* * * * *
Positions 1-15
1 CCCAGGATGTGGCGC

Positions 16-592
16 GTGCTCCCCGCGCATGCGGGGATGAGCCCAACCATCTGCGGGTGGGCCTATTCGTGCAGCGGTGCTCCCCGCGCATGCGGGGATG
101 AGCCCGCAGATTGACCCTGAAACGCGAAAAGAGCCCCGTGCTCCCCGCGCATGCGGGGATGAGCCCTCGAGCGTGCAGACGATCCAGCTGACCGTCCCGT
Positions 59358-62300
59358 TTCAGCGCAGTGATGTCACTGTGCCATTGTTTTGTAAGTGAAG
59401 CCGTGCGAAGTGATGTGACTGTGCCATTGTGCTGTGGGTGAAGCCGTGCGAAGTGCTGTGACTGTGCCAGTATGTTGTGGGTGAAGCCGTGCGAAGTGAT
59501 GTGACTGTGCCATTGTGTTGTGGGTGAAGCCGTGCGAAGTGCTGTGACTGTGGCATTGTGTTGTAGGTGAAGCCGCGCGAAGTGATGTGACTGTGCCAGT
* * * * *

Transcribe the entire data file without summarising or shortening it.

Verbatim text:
Positions 1-15
1 CCCAGGATGTGGCGC

Positions 16-592
16 GTGCTCCCCGCGCATGCGGGGATGAGCCCAACCATCTGCGGGTGGGCCTATTCGTGCAGCGGTGCTCCCCGCGCATGCGGGGATG
101 AGCCCGCAGATTGACCCTGAAACGCGAAAAGAGCCCCGTGCTCCCCGCGCATGCGGGGATGAGCCCTCGAGCGTGCAGACGATCCAGCTGACCGTCCCGT
Positions 59358-62300
59358 TTCAGCGCAGTGATGTCACTGTGCCATTGTTTTGTAAGTGAAG
59401 CCGTGCGAAGTGATGTGACTGTGCCATTGTGCTGTGGGTGAAGCCGTGCGAAGTGCTGTGACTGTGCCAGTATGTTGTGGGTGAAGCCGTGCGAAGTGAT
59501 GTGACTGTGCCATTGTGTTGTGGGTGAAGCCGTGCGAAGTGCTGTGACTGTGGCATTGTGTTGTAGGTGAAGCCGCGCGAAGTGATGTGACTGTGCCAGT